Government barking at the door of free speech

Back when I was a babe in the woods, the Oklahoma Press Association asked a few of us jour­nalism professors to visit the state's newsrooms. We offered help " if the editor wanted it, of course.

It was a time when anonymous columns " because they were so well read " were popping up in a few community newspapers. Readers could call in without giving their names, say their piece or vent their spleen, and the newspaper would print the comments. On one day I visited, the paper had allowed one particularly nasty caller to trash (and I suspect libel) the local high school football coach. I don't remember the issue, but I remember the spitefulness. How could such a personal attack be published, I wondered, let alone without the accuser's name?

Today, with my idealism in check, I realize those may have been the good ole days of talking smack. Instead of becoming kinder and gentler people, the Internet has exacerbated the cruelty in us. The Web has become such an outlet for anonymous maliciousness that, not surprisingly, the courts are reacting.

Justice Joan Madden of the New York State Supreme Court in Manhattan recently forced Google to give up the name of an anonymous blogger who called model Liskula Cohen "a psychotic, lying, whoring, still going to clubs at her age, skank." Google unmasked the blogger as Rosemary Port, a 29-year-old Fashion Institute of Technology student. Cohen sued for defamation.  

"It's like the Wild West out there," said Judy Gibbs Robinson, a former reporter for The Associated Press and The Oklahoman and currently editorial adviser for The Oklahoma Daily at the University of Oklahoma. "It's an anything-goes environment. I can't imagine allowing somebody to take vicious potshots at an institution or an individual and then hide behind anonymity." 

The courts will try to balance protection for the right to communicate (the First Amendment) with the need to hold persons accountable for what they say. That's reasonable, but when courts order the name of an anonymous writer to be revealed, it can't be all that good for free speech. The fear is that rulings such as Madden's may cause a chilling effect on people speaking anonymously.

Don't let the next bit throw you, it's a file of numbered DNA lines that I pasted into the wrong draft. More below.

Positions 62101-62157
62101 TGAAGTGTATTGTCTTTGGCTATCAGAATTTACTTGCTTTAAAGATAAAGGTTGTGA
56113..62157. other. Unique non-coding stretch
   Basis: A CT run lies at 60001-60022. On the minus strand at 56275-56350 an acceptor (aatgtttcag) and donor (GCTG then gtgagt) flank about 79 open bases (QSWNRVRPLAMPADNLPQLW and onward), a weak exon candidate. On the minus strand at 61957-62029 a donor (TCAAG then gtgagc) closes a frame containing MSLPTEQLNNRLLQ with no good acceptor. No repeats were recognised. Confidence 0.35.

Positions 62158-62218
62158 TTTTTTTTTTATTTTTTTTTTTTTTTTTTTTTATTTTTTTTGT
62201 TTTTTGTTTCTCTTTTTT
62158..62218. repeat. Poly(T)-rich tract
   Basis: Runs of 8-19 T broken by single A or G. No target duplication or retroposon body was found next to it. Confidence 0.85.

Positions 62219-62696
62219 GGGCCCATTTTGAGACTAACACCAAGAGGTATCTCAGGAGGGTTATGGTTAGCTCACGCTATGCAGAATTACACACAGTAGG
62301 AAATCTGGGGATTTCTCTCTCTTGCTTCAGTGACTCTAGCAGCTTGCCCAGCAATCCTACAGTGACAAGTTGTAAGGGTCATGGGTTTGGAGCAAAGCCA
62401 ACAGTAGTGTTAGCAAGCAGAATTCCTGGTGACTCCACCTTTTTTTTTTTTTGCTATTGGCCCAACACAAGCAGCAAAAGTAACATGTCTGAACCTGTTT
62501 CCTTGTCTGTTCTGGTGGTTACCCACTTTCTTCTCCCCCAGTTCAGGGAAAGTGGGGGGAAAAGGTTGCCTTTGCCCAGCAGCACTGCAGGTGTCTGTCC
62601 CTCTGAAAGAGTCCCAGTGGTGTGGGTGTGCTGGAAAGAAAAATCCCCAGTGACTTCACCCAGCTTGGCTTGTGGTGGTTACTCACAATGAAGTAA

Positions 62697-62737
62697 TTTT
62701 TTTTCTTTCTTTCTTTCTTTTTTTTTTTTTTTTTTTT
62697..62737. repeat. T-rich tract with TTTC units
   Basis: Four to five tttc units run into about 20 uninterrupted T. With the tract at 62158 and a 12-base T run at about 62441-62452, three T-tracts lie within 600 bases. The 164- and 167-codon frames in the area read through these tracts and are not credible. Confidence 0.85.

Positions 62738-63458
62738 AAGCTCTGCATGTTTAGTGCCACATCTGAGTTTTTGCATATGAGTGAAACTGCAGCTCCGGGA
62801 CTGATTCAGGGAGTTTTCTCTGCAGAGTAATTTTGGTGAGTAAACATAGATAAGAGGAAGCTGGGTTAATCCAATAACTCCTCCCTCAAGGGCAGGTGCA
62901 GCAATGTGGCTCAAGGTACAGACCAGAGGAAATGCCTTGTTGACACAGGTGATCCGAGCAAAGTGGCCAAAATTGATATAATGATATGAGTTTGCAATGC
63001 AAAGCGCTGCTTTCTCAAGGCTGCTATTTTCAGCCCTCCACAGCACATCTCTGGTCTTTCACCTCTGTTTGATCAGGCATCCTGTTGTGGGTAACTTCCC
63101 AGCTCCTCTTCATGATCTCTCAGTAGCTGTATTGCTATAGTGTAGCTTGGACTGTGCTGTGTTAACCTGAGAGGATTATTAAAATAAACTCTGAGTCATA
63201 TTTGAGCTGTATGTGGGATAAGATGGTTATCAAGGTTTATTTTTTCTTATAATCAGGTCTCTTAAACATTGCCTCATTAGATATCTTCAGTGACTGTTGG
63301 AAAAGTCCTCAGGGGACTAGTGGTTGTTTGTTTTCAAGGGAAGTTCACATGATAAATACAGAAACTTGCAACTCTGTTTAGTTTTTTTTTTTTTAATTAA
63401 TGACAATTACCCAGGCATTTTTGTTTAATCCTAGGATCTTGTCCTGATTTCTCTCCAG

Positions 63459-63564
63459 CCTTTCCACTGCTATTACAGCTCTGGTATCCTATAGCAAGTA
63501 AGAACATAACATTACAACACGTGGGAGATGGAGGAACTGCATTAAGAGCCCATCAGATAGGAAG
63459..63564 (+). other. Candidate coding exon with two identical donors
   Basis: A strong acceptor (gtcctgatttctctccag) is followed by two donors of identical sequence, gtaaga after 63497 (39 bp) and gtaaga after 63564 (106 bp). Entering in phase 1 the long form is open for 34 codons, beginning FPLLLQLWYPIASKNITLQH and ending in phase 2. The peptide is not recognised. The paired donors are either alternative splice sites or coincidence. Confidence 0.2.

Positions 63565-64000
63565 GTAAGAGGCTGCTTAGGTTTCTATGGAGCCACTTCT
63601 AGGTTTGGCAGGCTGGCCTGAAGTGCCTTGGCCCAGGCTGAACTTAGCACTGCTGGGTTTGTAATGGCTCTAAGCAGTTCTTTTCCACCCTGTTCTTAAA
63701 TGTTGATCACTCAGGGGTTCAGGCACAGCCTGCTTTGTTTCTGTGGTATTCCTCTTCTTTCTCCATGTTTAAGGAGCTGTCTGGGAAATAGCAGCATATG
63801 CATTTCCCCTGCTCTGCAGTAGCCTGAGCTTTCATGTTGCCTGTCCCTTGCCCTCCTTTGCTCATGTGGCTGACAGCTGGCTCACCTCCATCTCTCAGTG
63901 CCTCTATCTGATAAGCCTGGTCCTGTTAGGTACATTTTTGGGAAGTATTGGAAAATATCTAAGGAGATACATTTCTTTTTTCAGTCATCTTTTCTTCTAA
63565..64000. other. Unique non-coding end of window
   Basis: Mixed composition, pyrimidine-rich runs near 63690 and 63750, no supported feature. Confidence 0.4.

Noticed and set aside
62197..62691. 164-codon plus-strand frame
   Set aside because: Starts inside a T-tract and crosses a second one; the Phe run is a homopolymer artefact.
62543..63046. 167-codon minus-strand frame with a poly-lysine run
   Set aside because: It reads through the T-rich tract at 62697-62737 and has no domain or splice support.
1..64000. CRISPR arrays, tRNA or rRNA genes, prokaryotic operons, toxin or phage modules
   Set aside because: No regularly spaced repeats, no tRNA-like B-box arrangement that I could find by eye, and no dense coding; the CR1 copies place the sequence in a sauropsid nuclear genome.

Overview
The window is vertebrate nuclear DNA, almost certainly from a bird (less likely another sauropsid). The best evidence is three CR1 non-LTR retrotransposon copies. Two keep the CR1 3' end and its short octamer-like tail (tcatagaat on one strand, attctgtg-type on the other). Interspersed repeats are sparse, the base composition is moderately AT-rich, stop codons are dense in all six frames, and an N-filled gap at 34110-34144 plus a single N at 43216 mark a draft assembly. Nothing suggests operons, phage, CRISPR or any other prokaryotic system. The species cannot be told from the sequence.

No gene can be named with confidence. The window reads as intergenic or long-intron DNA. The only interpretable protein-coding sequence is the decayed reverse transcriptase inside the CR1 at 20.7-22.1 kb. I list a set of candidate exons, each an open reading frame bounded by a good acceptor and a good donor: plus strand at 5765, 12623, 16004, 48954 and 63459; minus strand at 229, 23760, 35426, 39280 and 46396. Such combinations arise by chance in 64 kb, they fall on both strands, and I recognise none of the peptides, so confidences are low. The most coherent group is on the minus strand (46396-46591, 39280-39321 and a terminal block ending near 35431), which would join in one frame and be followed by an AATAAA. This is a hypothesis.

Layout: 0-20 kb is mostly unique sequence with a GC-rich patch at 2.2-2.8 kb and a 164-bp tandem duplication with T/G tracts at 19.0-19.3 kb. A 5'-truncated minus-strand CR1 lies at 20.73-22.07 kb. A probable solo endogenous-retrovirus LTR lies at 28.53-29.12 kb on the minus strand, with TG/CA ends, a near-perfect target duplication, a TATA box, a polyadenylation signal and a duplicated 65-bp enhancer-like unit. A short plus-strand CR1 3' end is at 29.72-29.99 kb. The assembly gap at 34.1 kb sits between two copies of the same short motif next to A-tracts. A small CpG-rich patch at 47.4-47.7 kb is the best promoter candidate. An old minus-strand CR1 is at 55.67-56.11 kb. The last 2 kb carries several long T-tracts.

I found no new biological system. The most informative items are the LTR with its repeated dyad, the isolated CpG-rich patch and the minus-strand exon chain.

"The blogosphere is so wide-open that I don't think that ruling alone is going to have a huge impact on shutting down anonymous communication," said David Craig, a journalism ethics professor at OU and associate dean for academic affairs. "But I think it'll make some people think twice.

"The Internet comes with benefits as well as difficulties, like the extreme nastiness that some people make under cover of anonymity, but I'm worried about the fallout of clamping down via formal regulation."

Craig said self-regulation, people challenging themselves and each other to do the right thing online, is the ideal.

Barbara Allen, a former Tulsa World editor and reporter and currently advisor of The Daily O'Collegian at Oklahoma State University, said, "This is a country that supports a free press and freedom of expression, and one that has very thoughtful laws about what is and what is not considered protected speech. I cannot support the kind of paternalist view that suggests 'nastiness' is something the government should attempt to control or regulate. It truly flies in the face of the foundation of this country."

She said information consumers are becoming savvier and less inclined to believe something just because it's on the Internet.

"We teach in journalism that anonymous sources should be used exceedingly sparingly," she said, "and avoided if at all possible." 

My old boss, Al Neuharth, retired chairman of Gannett Co. Inc., and founder of USA Today, told his editors: "All unnamed sources should be banned by all in the media."

Add to that the blogosphere's unidentified writers. Bloggers " who may or may not have journalism ethics training " might consider Neuharth's wisdom and do their part to keep government from barking at the door of free speech.  

Willis, a former Muskogee Phoenix managing editor, once served as faculty adviser for the student-run Oklahoma Daily at the University of Oklahoma. He is the author of "Saving Jack: A Man's Struggle with Breast Cancer."

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